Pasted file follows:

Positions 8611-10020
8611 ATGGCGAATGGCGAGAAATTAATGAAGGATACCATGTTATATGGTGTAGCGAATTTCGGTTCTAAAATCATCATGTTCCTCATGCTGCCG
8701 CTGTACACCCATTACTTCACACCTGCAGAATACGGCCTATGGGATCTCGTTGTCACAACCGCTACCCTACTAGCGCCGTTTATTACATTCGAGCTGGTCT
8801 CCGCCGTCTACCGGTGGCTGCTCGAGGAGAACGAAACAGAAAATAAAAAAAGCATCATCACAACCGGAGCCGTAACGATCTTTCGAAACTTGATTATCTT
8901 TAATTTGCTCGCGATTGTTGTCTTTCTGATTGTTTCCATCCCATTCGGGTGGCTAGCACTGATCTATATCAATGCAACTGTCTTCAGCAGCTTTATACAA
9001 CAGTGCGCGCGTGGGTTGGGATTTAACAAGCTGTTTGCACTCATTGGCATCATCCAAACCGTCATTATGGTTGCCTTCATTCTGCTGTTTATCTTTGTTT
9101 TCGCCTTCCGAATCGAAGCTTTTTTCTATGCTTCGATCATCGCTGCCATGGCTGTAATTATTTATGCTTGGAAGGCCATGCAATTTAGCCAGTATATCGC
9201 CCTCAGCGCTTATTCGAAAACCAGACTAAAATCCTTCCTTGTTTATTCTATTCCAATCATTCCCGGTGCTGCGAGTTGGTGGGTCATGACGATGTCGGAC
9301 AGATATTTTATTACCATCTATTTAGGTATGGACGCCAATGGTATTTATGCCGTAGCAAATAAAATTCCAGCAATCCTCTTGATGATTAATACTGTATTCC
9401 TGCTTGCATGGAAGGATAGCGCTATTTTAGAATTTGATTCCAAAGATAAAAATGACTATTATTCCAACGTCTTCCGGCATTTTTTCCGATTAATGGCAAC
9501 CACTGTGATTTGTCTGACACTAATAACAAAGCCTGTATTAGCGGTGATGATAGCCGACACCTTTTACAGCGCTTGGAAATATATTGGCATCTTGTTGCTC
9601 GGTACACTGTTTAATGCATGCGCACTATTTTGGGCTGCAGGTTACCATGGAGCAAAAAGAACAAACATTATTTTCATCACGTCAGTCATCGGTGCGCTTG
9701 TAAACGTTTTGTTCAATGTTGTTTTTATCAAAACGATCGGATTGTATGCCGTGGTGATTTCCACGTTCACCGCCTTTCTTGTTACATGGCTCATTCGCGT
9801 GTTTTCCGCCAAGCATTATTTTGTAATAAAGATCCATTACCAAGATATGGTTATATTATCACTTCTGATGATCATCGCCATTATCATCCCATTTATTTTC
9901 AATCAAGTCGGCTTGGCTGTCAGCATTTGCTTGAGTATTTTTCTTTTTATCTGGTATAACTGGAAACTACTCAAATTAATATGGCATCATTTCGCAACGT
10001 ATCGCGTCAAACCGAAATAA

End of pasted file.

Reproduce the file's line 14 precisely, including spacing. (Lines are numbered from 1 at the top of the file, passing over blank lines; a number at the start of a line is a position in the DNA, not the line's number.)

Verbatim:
9801 GTTTTCCGCCAAGCATTATTTTGTAATAAAGATCCATTACCAAGATATGGTTATATTATCACTTCTGATGATCATCGCCATTATCATCCCATTTATTTTC